Cloud streets are long rows of cumulus clouds that are oriented parallel to the direction of the wind. Over the past decades, they’ve been seen most often in satellite photos; we only rarely see them in photos taken from the ground, as in the photo above. You can recognize cloud streets as rows of puffy cumulus or cumulus-type clouds. They are most often straight, but might form patterns when the wind driving the clouds hits an obstacle.
Cloud streets are formed by what are called convection rolls of rising warm air and sinking cool air. Rising warm air cools gradually as it ascends into the atmosphere. When moisture in the warm air mass cools and condenses, it forms clouds.
Meanwhile, sinking cool air on either side of the cloud formation zone creates a cloud-free area. When several of these alternating rising and sinking air masses align with the wind, cloud streets develop.
Cloud streets are technically called horizontal convective rolls.
NASA has taken some amazing photographs of cloud streets over the past few years with the MODIS (Moderate Resolution Imaging Spectroradiometer) instruments on board the Terra and Aqua satellites. The satellite images on this page are from these instruments.
Cloud streets typically form fairly straight lines over large flat areas such as the ocean. When geological features like islands disrupt the flow of the wind, this disruption can create spiral patterns in the cloud streets similar to the way in which large boulders create downstream eddies in rivers. The spiral patterns in clouds, called von Karman vortex streets, were named after Theodore von Kármán, a co-founder of NASA’s Jet Propulsion Laboratory. He was one of the first scientists to describe this type of atmospheric phenomenon.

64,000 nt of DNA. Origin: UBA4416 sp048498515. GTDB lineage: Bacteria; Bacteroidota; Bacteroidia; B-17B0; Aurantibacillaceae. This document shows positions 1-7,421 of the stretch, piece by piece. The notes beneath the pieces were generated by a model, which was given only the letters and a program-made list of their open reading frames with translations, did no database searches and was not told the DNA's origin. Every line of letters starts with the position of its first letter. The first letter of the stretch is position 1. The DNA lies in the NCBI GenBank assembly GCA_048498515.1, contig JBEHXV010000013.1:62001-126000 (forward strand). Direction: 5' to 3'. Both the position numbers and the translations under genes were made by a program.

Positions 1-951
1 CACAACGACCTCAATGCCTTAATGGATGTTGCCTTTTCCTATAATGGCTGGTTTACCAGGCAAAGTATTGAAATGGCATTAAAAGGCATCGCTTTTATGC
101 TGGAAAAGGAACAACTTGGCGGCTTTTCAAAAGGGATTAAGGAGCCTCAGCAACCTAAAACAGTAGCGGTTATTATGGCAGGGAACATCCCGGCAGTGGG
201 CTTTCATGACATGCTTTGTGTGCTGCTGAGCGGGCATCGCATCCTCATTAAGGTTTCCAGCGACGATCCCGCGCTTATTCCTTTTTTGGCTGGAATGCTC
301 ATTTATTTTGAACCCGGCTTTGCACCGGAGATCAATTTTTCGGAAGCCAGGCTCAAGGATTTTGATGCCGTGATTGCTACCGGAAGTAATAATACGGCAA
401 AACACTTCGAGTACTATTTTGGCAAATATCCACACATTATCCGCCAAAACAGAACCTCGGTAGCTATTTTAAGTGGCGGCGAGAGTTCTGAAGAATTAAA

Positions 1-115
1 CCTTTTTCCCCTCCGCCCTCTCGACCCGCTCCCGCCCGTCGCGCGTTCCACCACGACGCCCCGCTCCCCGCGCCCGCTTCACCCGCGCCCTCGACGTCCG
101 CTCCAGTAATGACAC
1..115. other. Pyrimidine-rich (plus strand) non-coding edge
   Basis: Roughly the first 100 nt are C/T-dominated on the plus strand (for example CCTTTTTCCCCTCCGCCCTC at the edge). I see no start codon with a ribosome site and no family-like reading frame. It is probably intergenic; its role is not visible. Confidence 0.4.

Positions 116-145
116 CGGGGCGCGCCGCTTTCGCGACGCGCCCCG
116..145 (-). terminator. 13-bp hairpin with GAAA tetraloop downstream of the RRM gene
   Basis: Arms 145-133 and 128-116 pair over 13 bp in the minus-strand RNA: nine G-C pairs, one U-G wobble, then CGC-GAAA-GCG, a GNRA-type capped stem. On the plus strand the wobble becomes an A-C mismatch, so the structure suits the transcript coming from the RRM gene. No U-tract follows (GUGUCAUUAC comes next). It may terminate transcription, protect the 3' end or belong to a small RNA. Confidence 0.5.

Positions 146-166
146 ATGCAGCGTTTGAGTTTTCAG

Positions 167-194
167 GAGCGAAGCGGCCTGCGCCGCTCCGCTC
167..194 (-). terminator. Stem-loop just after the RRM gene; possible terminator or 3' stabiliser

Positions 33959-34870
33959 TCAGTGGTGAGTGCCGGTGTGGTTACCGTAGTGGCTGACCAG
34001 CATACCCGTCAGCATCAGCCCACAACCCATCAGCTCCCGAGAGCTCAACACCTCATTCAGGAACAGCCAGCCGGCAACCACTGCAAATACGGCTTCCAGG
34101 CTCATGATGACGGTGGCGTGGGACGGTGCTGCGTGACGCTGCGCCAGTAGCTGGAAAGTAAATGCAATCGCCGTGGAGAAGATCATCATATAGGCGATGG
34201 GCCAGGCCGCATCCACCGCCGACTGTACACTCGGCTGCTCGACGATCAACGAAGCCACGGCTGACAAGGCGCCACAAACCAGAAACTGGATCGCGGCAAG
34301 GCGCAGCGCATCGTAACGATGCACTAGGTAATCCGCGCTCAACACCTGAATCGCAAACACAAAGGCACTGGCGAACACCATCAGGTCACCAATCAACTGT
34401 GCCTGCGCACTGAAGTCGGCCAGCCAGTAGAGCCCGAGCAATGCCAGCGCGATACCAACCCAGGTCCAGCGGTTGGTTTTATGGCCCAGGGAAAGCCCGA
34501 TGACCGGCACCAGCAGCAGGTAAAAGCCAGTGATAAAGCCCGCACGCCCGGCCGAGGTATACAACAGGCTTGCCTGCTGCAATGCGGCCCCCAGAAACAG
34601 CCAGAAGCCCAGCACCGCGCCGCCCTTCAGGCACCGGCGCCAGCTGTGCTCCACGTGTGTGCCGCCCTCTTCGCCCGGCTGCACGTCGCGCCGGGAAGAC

Meteorological phenomena such as cloud streets and von Karman vortices are a manifestation of Earth’s atmosphere in motion.
Bottom line: Cloud streets are long rows of cumulus clouds oriented parallel to the direction of the wind.
Deanna Conners is an Environmental Scientist who holds a Ph.D. in Toxicology and an M.S. in Environmental Studies. Her interest in toxicology stems from having grown up near the Love Canal Superfund Site in New York. Her current work is to provide high-quality scientific information to the public and decision-makers and to help build cross-disciplinary partnerships that help solve environmental problems. She writes about Earth science and nature conservation for EarthSky.